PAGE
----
The rest of Mishra’s column is a paean to state-led economic development, an entirely data-free critique of Bangladesh’s labor-intensive manufacturing sector and its voluntary sector, and a not entirely coherent critique of the country’s “unsupervised social order.” What I find odd is that Mishra doesn’t spend more time dwelling on what you’d think is a pretty important fact, which I’ve highlighted above. The fact that Bangladesh outperforms India “in almost all indicators of the United Nations’ Human Development Index,” it’s not exactly a throwaway line. Bangladesh’s GDP per capita (PPP) is $2,100, among the lowest in the world; India’s is $3,900. Yet life expectancy at birth is 69.2 years in Bangladesh and 65.8 in India. The mean level of educational attainment for adults is 4.8 years in Bangladesh and 4.4 years in India. The level of “multi-dimensional poverty” — a measure that takes income poverty and other deprivations in education, health, and standard of living into account — is nearly identical for both countries, with Bangladesh at 0.292 and India at 0.283. The numbers for both countries are appalling by any reasonable standard. Yet it is striking that though India is substantially richer than Bangladesh, Bangladesh is punching above its weight when it comes to human development. One thing to keep in mind is that economic and social conditions vary dramatically across India’s regions, with Indian regions like Kerala, Goa, Delhi, Himachal Pradesh, and Punjab faring far better than Uttar Pradesh, Uttarakhand, Bihar, Jharkand, Odisha, Assam, and West Bengal. Bangladesh has strong cultural similarities with neighboring Indian regions like West Bengal, with which it shares a language, and these regions are near the bottom of the pack within India.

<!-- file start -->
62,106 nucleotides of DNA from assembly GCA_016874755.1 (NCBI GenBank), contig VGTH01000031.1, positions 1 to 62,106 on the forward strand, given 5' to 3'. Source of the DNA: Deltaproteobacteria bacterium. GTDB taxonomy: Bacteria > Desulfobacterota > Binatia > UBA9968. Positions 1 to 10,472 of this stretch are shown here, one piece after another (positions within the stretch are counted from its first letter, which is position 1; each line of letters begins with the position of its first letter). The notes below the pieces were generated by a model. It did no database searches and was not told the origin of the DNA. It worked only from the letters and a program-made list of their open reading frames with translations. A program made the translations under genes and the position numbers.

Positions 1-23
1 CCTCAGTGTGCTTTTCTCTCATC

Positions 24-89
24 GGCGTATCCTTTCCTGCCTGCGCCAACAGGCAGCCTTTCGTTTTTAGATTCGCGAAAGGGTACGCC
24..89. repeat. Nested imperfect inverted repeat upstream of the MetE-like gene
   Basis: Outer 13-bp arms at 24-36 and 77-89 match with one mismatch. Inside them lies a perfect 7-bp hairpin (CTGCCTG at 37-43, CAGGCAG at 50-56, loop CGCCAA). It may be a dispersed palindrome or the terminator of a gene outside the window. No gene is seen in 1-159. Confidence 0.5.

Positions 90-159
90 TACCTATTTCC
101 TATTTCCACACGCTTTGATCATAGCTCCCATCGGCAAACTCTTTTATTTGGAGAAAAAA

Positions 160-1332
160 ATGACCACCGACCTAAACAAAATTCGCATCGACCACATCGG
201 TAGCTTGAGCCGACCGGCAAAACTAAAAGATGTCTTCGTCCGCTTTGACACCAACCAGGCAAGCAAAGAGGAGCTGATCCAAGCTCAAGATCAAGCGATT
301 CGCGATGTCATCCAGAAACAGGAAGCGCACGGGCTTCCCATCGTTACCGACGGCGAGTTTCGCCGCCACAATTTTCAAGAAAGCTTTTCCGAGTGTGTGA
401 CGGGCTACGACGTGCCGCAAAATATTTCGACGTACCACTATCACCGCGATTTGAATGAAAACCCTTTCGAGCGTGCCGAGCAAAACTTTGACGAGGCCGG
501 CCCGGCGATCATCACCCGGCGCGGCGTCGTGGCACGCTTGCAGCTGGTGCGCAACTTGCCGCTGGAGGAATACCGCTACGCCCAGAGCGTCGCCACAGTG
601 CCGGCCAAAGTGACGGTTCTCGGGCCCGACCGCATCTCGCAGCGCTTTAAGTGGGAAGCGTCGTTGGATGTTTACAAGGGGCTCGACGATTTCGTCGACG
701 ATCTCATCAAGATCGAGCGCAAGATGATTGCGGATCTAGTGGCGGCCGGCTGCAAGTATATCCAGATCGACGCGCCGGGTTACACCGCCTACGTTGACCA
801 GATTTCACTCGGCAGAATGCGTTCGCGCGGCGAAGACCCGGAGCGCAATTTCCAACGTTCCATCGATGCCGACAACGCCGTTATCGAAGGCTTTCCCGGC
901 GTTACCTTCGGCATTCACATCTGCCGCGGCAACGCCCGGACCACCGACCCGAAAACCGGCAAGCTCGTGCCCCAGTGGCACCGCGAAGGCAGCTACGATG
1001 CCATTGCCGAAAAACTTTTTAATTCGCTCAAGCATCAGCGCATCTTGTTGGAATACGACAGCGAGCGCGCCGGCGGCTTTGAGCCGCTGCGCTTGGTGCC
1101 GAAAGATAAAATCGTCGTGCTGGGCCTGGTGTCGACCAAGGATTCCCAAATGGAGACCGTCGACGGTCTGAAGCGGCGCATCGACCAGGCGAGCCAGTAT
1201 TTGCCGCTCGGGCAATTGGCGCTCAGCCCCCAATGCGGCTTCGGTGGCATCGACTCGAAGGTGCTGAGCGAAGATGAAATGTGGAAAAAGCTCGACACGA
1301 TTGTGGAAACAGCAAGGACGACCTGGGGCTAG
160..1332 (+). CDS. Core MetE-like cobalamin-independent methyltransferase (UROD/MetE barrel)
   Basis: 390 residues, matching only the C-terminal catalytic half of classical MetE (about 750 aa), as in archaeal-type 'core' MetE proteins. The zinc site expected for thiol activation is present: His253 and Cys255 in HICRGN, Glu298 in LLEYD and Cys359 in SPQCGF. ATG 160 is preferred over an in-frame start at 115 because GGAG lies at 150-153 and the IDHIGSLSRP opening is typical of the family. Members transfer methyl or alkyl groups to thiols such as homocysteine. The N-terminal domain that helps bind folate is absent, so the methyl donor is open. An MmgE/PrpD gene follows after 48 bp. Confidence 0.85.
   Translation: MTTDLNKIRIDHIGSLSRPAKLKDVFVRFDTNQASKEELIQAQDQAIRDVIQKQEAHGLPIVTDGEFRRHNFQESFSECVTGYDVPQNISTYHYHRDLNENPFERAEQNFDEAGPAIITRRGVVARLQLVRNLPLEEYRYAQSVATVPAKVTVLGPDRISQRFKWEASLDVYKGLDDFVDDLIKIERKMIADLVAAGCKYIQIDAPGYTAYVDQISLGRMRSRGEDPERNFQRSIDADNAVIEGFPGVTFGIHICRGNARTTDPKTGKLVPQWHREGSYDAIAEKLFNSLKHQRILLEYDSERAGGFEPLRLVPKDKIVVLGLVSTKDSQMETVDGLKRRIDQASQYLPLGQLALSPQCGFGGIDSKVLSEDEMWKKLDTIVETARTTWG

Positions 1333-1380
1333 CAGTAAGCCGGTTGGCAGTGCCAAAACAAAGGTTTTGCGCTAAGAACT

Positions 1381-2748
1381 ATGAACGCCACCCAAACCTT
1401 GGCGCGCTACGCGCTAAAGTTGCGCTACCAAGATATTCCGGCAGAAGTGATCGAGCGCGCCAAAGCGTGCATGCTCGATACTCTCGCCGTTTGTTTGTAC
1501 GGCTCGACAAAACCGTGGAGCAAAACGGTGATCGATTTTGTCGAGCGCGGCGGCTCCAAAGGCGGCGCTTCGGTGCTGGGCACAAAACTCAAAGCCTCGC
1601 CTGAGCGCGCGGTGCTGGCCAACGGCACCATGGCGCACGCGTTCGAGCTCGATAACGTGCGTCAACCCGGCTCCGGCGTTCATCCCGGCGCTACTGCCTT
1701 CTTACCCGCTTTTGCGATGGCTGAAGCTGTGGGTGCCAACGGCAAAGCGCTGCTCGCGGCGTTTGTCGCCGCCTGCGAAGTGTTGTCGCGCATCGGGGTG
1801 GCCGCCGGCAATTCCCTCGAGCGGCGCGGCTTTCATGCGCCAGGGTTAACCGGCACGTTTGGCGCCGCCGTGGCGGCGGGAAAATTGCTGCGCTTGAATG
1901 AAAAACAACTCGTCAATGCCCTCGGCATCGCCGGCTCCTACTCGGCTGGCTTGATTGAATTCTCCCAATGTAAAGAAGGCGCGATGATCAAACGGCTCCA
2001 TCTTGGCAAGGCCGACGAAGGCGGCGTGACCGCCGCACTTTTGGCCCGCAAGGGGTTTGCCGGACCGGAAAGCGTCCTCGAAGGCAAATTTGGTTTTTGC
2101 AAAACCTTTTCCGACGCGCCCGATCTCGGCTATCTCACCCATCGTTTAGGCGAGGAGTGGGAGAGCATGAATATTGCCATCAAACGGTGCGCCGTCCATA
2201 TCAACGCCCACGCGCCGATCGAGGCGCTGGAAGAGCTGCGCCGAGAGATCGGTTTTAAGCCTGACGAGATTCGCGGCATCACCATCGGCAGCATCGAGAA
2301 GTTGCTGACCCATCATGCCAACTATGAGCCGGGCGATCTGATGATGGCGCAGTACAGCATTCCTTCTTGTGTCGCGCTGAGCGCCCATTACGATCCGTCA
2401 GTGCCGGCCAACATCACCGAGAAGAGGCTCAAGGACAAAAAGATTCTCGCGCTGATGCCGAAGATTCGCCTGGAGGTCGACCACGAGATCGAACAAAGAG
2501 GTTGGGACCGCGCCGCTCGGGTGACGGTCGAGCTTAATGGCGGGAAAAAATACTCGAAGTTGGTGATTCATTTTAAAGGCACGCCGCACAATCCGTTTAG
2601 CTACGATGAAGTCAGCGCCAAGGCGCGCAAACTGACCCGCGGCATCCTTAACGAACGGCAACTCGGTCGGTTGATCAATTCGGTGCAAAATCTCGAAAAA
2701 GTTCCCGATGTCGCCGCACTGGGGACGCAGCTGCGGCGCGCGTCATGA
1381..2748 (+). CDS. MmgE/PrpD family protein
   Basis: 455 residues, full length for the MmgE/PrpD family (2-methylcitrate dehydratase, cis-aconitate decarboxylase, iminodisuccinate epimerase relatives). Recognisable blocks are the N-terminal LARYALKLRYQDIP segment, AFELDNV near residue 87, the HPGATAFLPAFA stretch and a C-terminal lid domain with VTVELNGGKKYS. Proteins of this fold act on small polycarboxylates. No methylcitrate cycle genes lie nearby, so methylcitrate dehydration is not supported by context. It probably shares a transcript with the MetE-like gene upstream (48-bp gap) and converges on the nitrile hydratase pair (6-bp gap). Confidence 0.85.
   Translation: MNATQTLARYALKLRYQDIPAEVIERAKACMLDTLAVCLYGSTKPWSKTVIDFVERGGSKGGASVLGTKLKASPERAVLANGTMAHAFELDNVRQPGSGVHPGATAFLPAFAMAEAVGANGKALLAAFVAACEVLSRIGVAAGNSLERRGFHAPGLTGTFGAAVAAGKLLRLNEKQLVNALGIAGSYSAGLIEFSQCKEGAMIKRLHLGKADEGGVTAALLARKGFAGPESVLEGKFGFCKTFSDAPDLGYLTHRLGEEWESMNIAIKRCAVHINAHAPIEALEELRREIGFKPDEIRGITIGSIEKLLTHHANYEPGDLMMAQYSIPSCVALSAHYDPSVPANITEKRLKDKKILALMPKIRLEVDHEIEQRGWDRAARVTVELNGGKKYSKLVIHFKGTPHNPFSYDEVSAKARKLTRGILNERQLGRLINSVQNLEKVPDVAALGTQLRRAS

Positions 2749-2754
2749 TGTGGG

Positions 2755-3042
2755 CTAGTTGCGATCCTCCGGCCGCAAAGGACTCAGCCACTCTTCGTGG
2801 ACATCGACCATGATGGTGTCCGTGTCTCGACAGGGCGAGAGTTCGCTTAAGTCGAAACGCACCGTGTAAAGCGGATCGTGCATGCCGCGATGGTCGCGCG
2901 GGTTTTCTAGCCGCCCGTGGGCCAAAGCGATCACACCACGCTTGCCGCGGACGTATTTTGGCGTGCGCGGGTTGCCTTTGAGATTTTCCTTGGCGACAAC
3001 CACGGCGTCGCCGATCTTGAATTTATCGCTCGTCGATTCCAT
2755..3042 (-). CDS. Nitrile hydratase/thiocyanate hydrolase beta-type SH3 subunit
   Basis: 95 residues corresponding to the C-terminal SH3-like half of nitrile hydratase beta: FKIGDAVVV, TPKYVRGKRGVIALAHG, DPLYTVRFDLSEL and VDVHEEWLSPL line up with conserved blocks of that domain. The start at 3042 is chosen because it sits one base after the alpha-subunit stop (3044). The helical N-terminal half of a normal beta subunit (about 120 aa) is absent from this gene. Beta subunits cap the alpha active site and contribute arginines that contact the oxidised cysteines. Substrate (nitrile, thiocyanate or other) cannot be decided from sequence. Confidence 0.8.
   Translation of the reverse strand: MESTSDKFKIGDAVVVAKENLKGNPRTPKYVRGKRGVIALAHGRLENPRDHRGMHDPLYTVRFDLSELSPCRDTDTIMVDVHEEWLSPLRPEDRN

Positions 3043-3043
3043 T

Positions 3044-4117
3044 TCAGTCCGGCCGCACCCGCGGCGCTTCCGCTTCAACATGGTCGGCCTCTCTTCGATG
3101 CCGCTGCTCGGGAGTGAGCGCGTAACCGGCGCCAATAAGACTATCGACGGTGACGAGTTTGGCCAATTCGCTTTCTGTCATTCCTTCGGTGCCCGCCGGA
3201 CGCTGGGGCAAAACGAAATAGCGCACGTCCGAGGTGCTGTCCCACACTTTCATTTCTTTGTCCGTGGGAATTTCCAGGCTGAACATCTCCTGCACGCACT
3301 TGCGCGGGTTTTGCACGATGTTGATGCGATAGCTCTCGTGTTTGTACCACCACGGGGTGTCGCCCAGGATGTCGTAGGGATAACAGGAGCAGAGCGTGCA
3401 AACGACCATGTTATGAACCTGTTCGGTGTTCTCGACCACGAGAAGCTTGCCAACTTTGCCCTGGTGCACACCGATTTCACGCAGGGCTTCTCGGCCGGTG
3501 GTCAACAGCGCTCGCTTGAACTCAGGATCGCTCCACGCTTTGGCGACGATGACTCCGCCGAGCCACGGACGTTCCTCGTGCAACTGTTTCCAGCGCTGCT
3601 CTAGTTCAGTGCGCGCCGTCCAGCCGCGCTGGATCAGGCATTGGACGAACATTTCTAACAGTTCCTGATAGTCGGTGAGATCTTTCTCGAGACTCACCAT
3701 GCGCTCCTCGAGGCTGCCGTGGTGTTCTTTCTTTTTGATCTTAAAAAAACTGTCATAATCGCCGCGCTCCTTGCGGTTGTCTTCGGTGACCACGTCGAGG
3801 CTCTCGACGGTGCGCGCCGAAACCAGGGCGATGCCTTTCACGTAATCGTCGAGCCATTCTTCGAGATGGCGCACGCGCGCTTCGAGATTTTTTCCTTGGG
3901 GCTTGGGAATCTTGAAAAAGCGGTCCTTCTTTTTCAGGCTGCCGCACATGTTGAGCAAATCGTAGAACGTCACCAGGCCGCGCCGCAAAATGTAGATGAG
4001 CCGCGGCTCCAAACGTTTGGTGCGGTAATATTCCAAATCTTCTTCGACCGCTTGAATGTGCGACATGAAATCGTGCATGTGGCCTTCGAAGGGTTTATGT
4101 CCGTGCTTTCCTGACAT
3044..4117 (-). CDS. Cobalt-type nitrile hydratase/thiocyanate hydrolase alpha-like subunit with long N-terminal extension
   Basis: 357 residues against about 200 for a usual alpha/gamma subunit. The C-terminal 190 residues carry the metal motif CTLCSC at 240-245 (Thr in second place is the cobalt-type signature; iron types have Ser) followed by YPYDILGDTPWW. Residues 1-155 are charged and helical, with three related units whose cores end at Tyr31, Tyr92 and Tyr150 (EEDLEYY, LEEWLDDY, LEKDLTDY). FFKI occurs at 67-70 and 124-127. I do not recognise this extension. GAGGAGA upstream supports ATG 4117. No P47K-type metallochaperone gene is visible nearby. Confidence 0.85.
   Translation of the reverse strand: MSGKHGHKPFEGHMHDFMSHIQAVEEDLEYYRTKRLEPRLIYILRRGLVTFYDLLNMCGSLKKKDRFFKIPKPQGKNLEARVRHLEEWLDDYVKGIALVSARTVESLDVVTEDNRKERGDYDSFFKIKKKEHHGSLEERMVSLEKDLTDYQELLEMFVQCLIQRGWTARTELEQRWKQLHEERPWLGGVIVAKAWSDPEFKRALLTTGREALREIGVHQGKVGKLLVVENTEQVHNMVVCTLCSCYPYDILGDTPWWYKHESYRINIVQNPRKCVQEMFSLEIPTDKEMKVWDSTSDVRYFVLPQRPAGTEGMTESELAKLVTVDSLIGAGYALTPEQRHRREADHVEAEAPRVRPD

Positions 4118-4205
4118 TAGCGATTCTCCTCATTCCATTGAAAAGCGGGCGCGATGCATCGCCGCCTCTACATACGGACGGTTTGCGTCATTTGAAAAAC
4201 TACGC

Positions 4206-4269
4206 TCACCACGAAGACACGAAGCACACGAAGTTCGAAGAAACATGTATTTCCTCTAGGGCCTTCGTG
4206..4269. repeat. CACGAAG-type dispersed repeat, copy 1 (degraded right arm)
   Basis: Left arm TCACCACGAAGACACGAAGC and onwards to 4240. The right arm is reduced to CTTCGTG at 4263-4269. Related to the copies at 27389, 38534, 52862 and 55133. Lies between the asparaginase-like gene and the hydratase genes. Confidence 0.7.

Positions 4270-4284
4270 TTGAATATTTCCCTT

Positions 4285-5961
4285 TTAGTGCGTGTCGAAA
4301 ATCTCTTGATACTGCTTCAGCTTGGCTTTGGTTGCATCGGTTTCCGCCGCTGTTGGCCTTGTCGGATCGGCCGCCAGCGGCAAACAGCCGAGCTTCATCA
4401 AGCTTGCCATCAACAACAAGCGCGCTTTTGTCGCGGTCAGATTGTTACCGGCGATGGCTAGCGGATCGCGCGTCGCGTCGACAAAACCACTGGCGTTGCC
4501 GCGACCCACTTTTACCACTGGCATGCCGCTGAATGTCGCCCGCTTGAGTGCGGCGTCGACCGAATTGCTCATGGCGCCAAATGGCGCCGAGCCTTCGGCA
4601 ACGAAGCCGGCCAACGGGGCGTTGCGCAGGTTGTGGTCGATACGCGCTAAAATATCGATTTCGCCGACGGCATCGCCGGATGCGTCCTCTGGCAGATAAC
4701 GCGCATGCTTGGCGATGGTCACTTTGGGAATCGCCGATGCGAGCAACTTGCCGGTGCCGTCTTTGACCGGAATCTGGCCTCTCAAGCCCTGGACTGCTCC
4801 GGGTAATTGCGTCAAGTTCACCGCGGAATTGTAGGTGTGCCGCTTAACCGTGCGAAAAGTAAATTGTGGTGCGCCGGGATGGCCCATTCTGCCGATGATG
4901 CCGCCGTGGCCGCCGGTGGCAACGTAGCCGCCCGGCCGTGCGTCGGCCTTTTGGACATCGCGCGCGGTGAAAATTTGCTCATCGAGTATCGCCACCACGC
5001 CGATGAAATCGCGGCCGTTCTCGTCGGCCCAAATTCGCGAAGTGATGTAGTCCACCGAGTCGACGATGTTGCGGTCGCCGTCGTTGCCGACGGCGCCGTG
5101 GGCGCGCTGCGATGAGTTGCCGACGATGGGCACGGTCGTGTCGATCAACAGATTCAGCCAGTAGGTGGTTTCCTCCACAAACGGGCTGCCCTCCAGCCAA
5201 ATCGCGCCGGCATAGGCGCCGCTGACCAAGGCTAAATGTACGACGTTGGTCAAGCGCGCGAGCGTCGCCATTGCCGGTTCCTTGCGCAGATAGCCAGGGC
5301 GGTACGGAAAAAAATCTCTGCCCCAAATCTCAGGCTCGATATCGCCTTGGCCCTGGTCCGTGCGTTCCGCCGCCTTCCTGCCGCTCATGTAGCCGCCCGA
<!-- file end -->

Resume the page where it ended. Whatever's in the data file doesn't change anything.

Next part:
So the really remarkable thing about Bangladesh is that despite its dysfunctional politics, its social institutions are performing reasonably well. Mishra is convinced that this has nothing to do with the voluntary sector or with the advent of a labor-intensive manufacturing sector, which he condemns for “slavery-like conditions.” (Bangladesh’s garment sector is notorious, yet it employs over 4 million, and large numbers of people flock to it from rural regions where subsistence agriculture remains the dominant mode of economic life.) Could it be that Bangladesh is outperforming India because Bangladeshis are somehow “awesomer” than their ethnically indistinguishable Bengali-speaking neighbors across the border? That seems unlikely.